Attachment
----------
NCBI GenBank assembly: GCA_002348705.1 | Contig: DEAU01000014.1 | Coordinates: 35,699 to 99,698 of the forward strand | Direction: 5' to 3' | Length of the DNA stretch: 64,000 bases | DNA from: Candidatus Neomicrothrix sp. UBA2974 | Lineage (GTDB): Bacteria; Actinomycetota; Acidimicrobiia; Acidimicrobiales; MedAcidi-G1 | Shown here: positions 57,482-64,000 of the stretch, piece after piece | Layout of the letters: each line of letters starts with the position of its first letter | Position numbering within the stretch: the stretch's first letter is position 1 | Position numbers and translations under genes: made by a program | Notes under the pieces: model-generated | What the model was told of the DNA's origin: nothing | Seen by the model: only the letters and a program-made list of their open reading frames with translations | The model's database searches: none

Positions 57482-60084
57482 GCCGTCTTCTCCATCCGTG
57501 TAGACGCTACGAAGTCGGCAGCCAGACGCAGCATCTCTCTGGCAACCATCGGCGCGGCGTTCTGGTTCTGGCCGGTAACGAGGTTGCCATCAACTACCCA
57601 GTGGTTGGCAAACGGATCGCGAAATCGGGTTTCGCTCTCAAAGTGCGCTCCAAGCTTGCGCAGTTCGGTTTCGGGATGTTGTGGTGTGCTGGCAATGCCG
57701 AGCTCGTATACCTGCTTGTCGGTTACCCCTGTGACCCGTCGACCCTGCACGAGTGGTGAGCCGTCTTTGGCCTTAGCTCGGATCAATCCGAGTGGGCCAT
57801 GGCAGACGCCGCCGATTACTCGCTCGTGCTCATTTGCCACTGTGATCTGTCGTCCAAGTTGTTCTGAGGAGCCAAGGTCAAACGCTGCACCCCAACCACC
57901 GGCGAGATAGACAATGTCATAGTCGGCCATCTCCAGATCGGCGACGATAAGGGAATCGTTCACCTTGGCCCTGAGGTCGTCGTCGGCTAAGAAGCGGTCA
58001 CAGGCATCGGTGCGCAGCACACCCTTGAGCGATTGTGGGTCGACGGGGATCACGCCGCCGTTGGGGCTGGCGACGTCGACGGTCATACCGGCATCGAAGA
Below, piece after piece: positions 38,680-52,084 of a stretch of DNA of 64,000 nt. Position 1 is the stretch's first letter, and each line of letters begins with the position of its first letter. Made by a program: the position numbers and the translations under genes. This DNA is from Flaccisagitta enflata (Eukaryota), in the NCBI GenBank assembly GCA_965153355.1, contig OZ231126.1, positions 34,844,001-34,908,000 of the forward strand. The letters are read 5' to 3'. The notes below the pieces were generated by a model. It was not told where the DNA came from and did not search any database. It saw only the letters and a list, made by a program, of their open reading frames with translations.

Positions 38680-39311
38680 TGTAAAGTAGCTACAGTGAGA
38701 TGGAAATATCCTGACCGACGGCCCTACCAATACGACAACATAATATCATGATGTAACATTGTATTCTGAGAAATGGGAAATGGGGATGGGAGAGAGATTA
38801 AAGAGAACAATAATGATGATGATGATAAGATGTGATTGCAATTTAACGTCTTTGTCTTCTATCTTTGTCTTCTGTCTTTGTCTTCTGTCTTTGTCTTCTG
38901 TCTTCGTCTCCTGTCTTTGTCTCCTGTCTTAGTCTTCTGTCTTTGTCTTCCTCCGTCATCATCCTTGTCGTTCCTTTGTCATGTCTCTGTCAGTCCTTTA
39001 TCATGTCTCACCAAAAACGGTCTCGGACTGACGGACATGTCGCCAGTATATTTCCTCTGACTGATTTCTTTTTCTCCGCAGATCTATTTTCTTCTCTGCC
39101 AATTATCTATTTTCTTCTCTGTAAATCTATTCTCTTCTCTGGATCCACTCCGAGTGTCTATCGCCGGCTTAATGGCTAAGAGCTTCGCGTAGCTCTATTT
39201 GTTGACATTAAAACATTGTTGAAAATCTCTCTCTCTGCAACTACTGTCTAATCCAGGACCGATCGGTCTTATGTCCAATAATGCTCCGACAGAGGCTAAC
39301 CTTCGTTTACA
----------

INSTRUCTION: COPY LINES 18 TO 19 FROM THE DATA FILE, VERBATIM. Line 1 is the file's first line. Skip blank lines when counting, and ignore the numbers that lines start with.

39201 GTTGACATTAAAACATTGTTGAAAATCTCTCTCTCTGCAACTACTGTCTAATCCAGGACCGATCGGTCTTATGTCCAATAATGCTCCGACAGAGGCTAAC
39301 CTTCGTTTACA